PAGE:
Glucose lowering strategies with insulin


  • M Joan Taylor School of Pharmacy, De Montfort University, Leicester LE1 9BH UK
  • Krishan P Chauhan School of Pharmacy, De Montfort University, Leicester LE1 9BH UK
  • Tarsem S Sahota School of Pharmacy, De Montfort University, Leicester LE1 9BH UK



new insulins, insulin amino acid modifications, conjugations, formulatory changes, unfolding and aggregation protection, closed loop, delivery routes, hepatic to peripheral ratio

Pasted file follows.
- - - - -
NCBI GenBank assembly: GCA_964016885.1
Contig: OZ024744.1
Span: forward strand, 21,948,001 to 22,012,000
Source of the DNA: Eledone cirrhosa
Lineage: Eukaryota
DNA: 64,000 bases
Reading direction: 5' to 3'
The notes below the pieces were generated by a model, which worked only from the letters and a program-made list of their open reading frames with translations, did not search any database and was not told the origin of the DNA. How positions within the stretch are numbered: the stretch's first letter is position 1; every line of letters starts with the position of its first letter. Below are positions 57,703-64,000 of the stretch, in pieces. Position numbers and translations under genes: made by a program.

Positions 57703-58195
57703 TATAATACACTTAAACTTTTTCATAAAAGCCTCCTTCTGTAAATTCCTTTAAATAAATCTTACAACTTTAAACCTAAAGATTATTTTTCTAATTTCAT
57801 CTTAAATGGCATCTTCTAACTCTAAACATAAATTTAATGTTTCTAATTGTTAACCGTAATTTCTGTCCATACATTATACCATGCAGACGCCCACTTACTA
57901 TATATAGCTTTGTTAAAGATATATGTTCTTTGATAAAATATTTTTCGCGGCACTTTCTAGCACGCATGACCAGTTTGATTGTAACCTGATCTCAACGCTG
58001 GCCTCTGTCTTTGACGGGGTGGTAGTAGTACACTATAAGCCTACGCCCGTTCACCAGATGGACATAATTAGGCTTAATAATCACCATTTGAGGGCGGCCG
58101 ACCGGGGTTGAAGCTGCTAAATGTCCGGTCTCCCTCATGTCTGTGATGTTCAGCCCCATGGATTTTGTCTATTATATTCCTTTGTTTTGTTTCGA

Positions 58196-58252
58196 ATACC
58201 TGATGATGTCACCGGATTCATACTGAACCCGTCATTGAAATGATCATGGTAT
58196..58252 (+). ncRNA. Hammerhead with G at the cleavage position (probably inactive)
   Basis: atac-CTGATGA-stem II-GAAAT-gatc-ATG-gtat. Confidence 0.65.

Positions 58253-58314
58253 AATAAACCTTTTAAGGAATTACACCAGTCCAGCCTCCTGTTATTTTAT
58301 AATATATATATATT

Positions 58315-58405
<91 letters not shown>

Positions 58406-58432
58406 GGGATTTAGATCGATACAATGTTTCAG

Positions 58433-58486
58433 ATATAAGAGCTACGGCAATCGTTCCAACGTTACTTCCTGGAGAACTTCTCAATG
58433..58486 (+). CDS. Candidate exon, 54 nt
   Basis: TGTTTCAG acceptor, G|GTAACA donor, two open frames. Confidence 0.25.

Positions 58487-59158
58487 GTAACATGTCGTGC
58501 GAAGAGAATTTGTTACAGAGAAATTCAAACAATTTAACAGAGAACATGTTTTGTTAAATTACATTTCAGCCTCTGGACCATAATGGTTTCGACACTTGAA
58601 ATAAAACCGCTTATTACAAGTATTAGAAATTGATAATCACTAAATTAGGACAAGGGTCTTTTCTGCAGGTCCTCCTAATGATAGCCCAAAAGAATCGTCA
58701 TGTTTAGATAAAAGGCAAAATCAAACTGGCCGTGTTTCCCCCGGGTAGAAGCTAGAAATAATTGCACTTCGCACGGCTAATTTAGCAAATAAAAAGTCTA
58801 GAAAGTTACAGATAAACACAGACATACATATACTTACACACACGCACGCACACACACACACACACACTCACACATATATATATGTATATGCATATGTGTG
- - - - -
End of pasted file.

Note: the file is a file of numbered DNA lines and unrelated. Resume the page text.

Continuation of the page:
People with type 1 diabetes must use insulin and a large fraction of those with type 2 condition also do so. Many therefore struggle with the unpredictable balancing of insulin dose with calorie intake and utility. A healthy pancreas makes meticulous adjustment on a continuous basis that present therapeutic insulin administration cannot match. However, much progress has been made to make it simpler to inject both background and fast-acting boost insulins with a view to better mimicking normal pancreatic output. The present fast insulins are reviewed with accent on the primary amino acid structures of the biosynthetic types that diffuse more quickly than regular insulin that associates in hexamers. This makes boost doses kinetically and clinically more effective, allowing people to inject better estimated boost and corrective doses. Formulation advances are discussed for their present and potential contributions. The newer slow-acting insulins are also described and compared, their advantage also being kinetic with a lower likelihood of inducing overnight hypoglycaemia when used optimally. Finally, the appreciation of the advantages of alternative routes of administration such as oral and peritoneal are included in this review because of the possibility of altering the hepatic to peripheral ratio, the reasons for which are more effective but less obesogenic insulin activity. The logistics of oral insulin are summarised in terms of the risks to the insulin structure, the facilitation of paracellular uptake at the apical surface and the paradoxically advantageous hepatic first pass. Other non-invasive routes are also included in the review.


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